If you have already had a diagnosis privately - what is the point in a re-diagnosis by the NHS just to tick their boxes? Is there any way you could get your private consultant to write to your GP. Normally what private docs do isn't tell the GP what the treatment should be but rather "suggest".

I would be kicking up stink if I were you.

It has taken the NHS over 40 years to diagnose me with coeliac. I had every other test under the sun but the right one. I was supposed to be screened every 3 years but missed out for some reason (odd because the diabetes consultant I was seeing for 3 years had coeliac himself). It was my eventual routine screening test that picked it up.

I think ignorance is still a problem, with many medics thinking CD is still very rare.


You should do the IgA deficiency test - my understanding is that the causes of IgA deficiency are NOT gluten related.


Thanks both. Genova Diagnostics confirmed that i must eat gluten for the IGA test to be definitive.

Yes of course the private consultant (who is also nhs!) wrote to my gp with the diagnosis of coeliac and a couple of other diseases they had missed! Still they refused to take anything on board, hence my complaint to the Ombudsman. So i moved gps and this one is thick also. I will go back with the NICE guidelines but i'm already fighting to get them to fund my thyroid meds. It's so exhausting. If i was as incompetent as they are, i would lose my job! But they are totally unaccountable, which is why they get away with it.

No one is accountable, the PCT doesnt investigate complaints, neither ICAS (they will only provide a letter writing service!, only the Ombudsman MAY investigate - they only look at 300 out of the 15 000 they receive. These NHS GPs know they are untouchable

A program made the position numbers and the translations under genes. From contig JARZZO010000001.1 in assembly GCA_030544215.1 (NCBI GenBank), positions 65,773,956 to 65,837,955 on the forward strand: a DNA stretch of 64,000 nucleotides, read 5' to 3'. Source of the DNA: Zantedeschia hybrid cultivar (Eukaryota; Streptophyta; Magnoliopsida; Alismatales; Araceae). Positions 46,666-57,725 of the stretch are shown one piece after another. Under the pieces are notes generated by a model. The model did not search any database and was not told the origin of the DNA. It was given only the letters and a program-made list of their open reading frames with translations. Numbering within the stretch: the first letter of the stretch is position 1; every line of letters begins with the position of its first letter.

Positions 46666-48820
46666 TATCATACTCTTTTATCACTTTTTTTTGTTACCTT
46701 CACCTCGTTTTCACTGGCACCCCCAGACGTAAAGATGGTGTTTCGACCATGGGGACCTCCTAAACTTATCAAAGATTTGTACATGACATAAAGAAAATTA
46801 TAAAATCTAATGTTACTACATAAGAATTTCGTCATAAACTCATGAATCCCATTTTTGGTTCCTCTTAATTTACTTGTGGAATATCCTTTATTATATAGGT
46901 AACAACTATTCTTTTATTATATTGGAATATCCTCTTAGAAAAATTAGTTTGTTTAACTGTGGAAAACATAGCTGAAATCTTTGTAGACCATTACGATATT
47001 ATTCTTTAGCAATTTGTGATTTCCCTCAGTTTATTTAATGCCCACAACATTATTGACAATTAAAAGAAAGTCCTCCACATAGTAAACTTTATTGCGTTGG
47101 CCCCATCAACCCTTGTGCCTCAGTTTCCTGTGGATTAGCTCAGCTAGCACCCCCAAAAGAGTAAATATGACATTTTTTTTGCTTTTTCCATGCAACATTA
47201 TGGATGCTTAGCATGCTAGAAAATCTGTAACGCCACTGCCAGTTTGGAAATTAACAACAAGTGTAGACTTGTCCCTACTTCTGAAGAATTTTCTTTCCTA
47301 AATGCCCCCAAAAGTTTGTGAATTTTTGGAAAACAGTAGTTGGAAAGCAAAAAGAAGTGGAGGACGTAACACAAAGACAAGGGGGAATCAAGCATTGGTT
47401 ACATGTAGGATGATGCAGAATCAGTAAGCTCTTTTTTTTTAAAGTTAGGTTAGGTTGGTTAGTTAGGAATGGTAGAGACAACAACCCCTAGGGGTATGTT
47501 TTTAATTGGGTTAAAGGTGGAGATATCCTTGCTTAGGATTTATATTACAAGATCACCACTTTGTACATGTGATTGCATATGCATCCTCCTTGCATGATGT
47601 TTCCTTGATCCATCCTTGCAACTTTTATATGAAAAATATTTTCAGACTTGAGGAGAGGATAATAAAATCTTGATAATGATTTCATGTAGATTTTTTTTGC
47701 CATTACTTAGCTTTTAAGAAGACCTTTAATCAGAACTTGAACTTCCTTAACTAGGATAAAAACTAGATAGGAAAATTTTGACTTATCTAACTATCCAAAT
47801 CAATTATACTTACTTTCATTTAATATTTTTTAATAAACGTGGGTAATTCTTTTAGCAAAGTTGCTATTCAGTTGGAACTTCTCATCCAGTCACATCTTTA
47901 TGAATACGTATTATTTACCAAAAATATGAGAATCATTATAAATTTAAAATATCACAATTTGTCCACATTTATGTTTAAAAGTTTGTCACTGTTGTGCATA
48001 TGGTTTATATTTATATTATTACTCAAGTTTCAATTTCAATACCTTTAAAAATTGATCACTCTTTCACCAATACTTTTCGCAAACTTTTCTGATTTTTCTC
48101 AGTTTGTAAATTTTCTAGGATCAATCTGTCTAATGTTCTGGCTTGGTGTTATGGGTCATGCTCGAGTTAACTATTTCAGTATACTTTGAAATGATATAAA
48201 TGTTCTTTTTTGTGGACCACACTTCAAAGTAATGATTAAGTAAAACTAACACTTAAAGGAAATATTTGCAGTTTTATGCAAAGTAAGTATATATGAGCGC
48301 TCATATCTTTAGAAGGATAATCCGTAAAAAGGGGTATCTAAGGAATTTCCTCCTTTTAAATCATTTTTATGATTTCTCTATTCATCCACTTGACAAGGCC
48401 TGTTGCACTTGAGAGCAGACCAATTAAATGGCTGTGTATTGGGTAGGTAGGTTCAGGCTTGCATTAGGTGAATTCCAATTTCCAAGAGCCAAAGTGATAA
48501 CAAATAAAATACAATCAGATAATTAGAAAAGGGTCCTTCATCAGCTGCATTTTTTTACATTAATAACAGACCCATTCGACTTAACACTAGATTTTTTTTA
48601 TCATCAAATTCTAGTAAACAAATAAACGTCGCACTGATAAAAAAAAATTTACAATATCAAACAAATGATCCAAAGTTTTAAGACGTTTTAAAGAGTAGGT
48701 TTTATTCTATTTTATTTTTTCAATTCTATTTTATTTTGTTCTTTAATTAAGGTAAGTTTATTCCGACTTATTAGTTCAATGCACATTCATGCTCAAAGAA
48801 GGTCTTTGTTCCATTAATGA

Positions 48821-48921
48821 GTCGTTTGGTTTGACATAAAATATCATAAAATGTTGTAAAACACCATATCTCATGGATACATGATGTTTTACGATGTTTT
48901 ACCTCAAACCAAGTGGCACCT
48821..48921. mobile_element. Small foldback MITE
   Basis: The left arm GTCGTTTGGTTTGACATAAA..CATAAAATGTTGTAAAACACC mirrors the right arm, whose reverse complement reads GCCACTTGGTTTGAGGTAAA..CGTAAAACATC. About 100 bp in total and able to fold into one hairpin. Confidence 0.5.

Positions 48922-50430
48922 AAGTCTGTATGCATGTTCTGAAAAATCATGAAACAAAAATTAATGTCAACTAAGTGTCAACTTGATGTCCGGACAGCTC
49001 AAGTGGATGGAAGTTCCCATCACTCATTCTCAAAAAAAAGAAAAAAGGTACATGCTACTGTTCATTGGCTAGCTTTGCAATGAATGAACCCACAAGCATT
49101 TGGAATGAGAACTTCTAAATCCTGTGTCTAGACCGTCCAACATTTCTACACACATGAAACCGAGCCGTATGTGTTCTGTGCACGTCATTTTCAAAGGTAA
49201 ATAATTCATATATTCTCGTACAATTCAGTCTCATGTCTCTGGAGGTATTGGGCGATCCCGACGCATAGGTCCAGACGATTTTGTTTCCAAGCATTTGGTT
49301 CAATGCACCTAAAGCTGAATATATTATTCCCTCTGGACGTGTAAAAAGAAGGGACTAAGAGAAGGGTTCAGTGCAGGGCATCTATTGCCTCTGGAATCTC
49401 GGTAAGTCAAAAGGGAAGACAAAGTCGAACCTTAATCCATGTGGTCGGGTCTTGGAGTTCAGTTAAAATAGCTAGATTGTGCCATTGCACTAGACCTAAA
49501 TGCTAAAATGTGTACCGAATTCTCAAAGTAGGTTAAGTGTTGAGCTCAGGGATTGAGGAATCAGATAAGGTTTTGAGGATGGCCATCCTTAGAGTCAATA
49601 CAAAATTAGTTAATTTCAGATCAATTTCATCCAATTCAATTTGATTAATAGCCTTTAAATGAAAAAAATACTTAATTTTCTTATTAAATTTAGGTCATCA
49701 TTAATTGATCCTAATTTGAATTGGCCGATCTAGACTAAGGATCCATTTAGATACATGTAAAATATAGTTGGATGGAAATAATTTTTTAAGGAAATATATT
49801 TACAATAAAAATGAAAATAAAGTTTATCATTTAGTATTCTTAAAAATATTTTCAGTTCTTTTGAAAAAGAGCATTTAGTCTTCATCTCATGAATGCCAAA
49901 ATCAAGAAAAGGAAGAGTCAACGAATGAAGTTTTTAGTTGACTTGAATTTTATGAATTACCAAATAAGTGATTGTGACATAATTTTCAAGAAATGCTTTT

40 years, that must be some kind of record. Mine was 7 years and i though that was bad!


There are lots of different IgA tests relating to coeliac disease:

There is tTG, EMA and AGA IgA, and you DO need to be eating gluten for those.

The IgA deficiency test, also called total immunoglobulins, is to check that you are actually able to produce IgA type antibodies, and don't have some kind of immunodeficiency. It does not make sense to me that you need to be eating gluten for that test because the conditions causing low immunoglobulins are not caused by gluten.

Some of them are listed here:

I would get a second opinion about that test!


Hi - I was 5 decades pre-diagnosis and I have been really ill. I didn't know what coeliac disease was. Like you, I did exclude gluten once, when I was diagnosed with DH and put on a gluten free diet. I had to endure a gluten challenge in order to have a biopsy - in fact I was bullied into it. I wouldn't do it again, there was no benefit to undergoing either the challenge or the biopsy. My biopsy showed a late stage of Marsh 3 for which there is no treatment except the total exclusion of gluten. I don't get specialist foods on prescription and it sounds as though this will be a thing of the past anyway.